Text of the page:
King Solomon’s advice on money management and life in general hinges on wisdom, and wisdom’s tool, discernment. It takes a hefty dose of discernment to see through the blizzard of negative news about the dire state of today’s world to the bigger picture beyond. That’s the job of a new book that shows that, put into perspective, we’re actually living in pretty good times indeed.
The future is better than you think, say authors Peter Diamandis and Steven Kotler in their new book, Abundance, which argues that, taken overall, the human beings on this planet right now are actually living in times of unprecedented abundance, and that the future doesn’t have to be feared. They’ve got the statistics to prove it, with charts showing everything from the narrowing gender wage gap to the number of people in countries around the world who are finishing college now.
Diamandis and Kotler point out that in spite of prevailing predictions about the decline and fall of current cultures and governments, most areas of life have taken a major upswing in the last century or so. Their conclusions range from the obvious (there were more deaths in war in 1918 and 1950 than in our current cycles of armed conflict) to the surprising – a correlation between a reduction in armed conflict and expanding Internet use.
The data, presented on the duo’s website, come from a variety of different studies and analytical frameworks developed by various institutions such as the US Census Bureau. ISA Today and university think tanks from round the world. While some is a little esoteric – there’s been a decline in the cost of human genome sequencing and an upswing in the number of people who shower daily in the winter – taken as a whole, the stats and trends offered by Diamandis and Kotler paint a picture of a rapidly changing, but also vastly more abundant world than the ones our parents or grandparents lived in.
Since 1900, the average human lifespan has increased by a stunning 36 years or more, and the whirlwind pace of technology means that people in just about every part of the world have the opportunity to become better informed than ever before – and able not just to receive information, but to create it and share it with the click of a mouse.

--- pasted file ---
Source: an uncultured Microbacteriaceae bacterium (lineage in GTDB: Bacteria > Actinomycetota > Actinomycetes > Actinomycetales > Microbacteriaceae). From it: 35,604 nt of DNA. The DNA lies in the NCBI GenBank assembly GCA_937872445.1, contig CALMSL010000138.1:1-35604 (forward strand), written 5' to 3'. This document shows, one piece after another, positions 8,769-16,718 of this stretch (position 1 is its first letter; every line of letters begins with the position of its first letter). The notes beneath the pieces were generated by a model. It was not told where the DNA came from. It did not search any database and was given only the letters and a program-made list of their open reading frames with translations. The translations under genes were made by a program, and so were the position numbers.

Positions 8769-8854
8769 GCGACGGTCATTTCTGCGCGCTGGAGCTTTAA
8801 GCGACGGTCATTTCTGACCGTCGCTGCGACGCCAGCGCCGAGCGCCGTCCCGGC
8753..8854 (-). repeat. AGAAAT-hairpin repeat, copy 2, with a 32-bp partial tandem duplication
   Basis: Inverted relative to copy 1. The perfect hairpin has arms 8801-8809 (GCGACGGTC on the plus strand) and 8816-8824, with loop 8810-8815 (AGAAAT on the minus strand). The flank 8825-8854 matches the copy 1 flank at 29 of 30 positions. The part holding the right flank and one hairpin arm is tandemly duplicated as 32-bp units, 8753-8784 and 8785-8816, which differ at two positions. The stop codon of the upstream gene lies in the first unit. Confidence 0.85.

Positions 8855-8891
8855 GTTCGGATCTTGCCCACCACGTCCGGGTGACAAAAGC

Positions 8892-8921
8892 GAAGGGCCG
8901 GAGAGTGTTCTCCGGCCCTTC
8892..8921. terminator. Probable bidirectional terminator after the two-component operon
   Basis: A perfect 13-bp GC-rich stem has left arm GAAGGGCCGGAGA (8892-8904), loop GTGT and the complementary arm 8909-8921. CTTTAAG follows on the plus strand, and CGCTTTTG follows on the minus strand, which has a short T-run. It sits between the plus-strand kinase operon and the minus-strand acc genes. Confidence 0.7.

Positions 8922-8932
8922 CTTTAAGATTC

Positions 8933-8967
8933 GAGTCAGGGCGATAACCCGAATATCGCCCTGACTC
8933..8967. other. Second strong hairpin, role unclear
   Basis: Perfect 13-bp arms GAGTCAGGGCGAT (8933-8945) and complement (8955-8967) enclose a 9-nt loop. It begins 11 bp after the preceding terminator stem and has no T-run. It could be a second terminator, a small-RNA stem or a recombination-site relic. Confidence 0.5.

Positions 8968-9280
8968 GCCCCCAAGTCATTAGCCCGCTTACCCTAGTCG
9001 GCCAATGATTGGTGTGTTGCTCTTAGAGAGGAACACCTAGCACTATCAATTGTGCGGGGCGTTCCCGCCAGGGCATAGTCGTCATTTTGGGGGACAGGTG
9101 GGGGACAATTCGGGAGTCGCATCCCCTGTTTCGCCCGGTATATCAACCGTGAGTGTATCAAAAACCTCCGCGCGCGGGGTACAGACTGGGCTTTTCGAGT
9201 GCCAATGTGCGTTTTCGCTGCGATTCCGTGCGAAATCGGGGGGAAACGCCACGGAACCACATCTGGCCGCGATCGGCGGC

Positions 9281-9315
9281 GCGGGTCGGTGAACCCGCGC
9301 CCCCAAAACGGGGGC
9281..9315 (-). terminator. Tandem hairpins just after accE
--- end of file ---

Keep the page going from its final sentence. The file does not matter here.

Physical comforts are more widely available than ever before, too. That observation about the percentage of people (75) who take a shower in the winter now as opposed to the 1950s (18) speaks to a variety of things including access to indoor plumbing, heat and water.
Another indication of abundance in the world is the number of photographs taken, from zero in the 1950s to thousands today. Add to that the data showing a dramatic increase in the number of people who are able to use the Internet and you have a profile of a population that’s literate and tech-savvy. People make more money and have more leisure time than at any time in the past century and more.
And, the authors argue, because technology and innovation advance exponentially, not linearly, means that the future could be very bright indeed.
The takeaway for investors? While no one’s advising a head in the sand approach that ignores the realities of current economic conditions and the struggles of people around the world to simply survive, and the ongoing political and social issues that need to be addressed, this look backward sheds a strong light on the future, with implications for building wealth in real estate.
People are better educated than ever, with unprecedented round the clock access to the most widely available of all commodities, information. And that’s good news for investors in a rapidly growing rental market, where new opportunities become available on a daily basis and there’s always something new to learn. Networking is only as far away as the touch of a button, so it’s easier than ever to stay educated and informed – two of the most important things an investor needs to be successful, as Jason Hartman says.
These gains aren’t likely to vanish. And if you’re hoping to get started in income property investing, the strides we’ve made over the last hundred years or so mean that new doors are opening to learn about investing, make new decisions – and turn more profits. In an abundant world, everybody benefits – and three’s always enough to go around. (Top image:Flickr/KeveinCooper)
Diamantis, Peter and Steven Kotler. Abundance: The Future Is Better Than You Think.” Abundance Hub. abundancehub.com. 6 July 2014
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